A pair of emergency rules requiring Florida assisted living facilities and nursing homes to be equipped with generators to effectively cool and fuel buildings for 96 hours has been struck down by an Administrative Law Judge. Gov. Rick Scott promised to appeal the court order immediately.
The judge handed down a 66-page ruling, wherein he stated the state had failed to establish it was necessary to increase the self-sufficiency of nursing homes and assisted living facility sites in the event of an emergency.
The judge went on to explain in the order that the remedy for this emergency deficit cannot reasonably be enacted by the deadline of Nov. 15th. Scott railed against the order, saying the judge’s legal reasoning was short-sighted. He vowed to appeal the order and continue working to make the rules permanent.
The rules were enacted in response to the disastrous and tragic fallout of a Hollywood Hills nursing home that was without power for three days after monster storm Hurricane Irma hit in September. Eight residents died at the facility in the sweltering conditions and six more died within days of being evacuated. Nearly a dozen nursing home wrongful death lawsuits have been filed in response.
There has been sharp dispute as to whether the state knew or should have known about the conditions on the home, and whether the nursing home failed to adequately prepare and respond to the emergency. Of course, neither the state nor the nursing home can be expected to control the weather, but in a state like Florida, where extreme storms like Irma are more inevitability than possibility, preparation and response is imperative.
State agencies can enact emergency rules when there is shown to be an immediate threat to public health, welfare or safety. This rule was initiated by the Agency for Health Care Administration, which argued later in court that nearly 250 nursing homes and almost 800 assisted living facilities in the state lost power during Hurricane Irma. Those are only the number reported to the state, so the actual number of outages was probably a great deal higher. Testimony from the state also noted the higher-than-average population of elderly adults in Florida and their vulnerability to health problems spurred by heat exposure.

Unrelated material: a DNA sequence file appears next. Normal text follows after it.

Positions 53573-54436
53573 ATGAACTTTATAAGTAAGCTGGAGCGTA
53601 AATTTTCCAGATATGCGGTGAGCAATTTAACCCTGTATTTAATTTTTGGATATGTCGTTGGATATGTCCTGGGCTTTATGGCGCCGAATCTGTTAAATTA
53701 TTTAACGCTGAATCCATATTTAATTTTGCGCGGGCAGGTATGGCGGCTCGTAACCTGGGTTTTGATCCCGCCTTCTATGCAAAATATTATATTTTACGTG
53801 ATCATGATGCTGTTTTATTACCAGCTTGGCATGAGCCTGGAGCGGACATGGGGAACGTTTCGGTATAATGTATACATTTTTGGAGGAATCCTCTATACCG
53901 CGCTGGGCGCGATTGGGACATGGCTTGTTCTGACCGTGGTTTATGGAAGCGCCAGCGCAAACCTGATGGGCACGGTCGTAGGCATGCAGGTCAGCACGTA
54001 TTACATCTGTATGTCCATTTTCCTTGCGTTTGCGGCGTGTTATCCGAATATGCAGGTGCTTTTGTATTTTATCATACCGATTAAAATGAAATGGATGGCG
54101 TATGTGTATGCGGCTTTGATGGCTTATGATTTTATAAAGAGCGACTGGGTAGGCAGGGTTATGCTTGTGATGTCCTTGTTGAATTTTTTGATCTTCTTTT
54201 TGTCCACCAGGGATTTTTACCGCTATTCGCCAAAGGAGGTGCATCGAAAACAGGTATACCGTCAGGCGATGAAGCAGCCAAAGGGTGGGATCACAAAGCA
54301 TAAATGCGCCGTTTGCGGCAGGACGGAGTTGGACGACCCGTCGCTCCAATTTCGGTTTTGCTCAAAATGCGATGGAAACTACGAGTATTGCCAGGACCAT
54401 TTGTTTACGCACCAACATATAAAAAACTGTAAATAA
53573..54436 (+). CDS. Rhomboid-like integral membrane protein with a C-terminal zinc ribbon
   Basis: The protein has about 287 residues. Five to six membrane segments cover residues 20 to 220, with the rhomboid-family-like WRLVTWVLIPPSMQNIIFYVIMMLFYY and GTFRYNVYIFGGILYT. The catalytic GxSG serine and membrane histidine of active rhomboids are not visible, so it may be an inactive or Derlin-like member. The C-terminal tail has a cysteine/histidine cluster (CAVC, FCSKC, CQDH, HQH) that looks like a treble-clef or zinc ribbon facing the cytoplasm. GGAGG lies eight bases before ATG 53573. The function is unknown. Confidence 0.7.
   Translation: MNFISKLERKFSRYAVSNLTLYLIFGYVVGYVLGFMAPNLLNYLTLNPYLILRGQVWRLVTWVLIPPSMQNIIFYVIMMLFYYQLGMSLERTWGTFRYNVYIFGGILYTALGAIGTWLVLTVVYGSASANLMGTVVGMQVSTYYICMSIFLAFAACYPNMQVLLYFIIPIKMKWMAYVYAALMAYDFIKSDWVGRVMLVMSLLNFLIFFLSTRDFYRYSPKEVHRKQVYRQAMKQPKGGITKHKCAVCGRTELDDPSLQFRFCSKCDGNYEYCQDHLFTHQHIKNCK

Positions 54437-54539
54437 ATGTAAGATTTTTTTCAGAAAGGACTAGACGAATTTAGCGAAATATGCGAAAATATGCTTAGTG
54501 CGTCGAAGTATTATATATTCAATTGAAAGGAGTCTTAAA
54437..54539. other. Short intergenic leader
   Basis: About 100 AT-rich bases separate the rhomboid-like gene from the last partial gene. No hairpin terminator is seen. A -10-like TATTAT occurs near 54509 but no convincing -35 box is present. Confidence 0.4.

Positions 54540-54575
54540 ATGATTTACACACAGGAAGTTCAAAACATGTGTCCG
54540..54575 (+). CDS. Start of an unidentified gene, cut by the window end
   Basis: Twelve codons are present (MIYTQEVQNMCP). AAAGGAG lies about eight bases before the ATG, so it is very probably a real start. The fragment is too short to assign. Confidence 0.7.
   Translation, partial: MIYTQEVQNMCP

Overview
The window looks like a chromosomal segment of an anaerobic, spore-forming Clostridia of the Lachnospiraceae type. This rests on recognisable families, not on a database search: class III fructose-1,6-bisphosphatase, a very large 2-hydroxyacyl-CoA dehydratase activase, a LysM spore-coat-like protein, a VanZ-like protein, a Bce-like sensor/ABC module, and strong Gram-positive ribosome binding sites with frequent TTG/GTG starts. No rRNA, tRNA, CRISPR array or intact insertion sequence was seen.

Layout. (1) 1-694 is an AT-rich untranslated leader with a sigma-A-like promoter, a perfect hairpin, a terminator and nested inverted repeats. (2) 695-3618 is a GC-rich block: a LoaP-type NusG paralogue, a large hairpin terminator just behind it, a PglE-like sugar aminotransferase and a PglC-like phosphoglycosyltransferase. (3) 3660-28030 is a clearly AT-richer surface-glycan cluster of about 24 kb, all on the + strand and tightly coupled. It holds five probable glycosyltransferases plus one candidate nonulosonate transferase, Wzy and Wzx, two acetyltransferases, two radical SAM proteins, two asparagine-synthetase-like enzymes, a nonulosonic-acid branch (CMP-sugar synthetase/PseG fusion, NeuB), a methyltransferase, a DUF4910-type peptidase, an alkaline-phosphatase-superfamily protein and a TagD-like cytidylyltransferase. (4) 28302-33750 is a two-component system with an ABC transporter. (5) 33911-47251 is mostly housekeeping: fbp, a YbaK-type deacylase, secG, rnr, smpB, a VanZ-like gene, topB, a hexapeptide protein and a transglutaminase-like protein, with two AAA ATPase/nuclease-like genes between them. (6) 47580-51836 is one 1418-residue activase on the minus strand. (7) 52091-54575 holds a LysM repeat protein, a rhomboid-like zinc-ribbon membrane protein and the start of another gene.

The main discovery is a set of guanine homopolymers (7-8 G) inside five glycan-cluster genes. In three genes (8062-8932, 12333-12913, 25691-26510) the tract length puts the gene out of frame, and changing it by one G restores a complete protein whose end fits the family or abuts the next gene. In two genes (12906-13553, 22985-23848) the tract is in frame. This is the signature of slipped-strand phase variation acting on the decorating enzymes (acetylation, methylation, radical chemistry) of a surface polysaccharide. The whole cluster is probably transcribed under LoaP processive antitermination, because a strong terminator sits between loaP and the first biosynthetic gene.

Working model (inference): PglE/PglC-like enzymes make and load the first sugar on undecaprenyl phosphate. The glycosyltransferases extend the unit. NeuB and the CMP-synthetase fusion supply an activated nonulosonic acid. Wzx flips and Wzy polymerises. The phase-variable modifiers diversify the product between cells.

The administrative law judge, however, stated that Florida’s large elderly population wasn’t enough to establish an “emergency.”
The Department of Elder Affairs and AHCA also officials who testified the incompetent response of the Hollywood Hills nursing home – and the tragic outcome – amounted to an emergency. The judge in his order responded there was no evidence presented that the tragedy in Hollywood Hills was indicative of the situation in other nursing homes and health care facilities.
Emergency rules in general are only valid for three months, but they don’t need to pass through the traditional rule-making process, which can take months or even years. For the most part, emergency rules can’t be renewed.
The ALJ ruling comes just one week after the First District Court of Appeals decided in favor of Scott’s ruling. However, that ruling dealt solely with the issue of whether such matters could be handled in an emergency order. The ALJ ruling, meanwhile, dealt with the validity of the emergency rules.
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Judge Rejects Emergency Generator Rules for Nursing Homes, Oct. 30, 2017, By Christine Sexton, Daily Business Review
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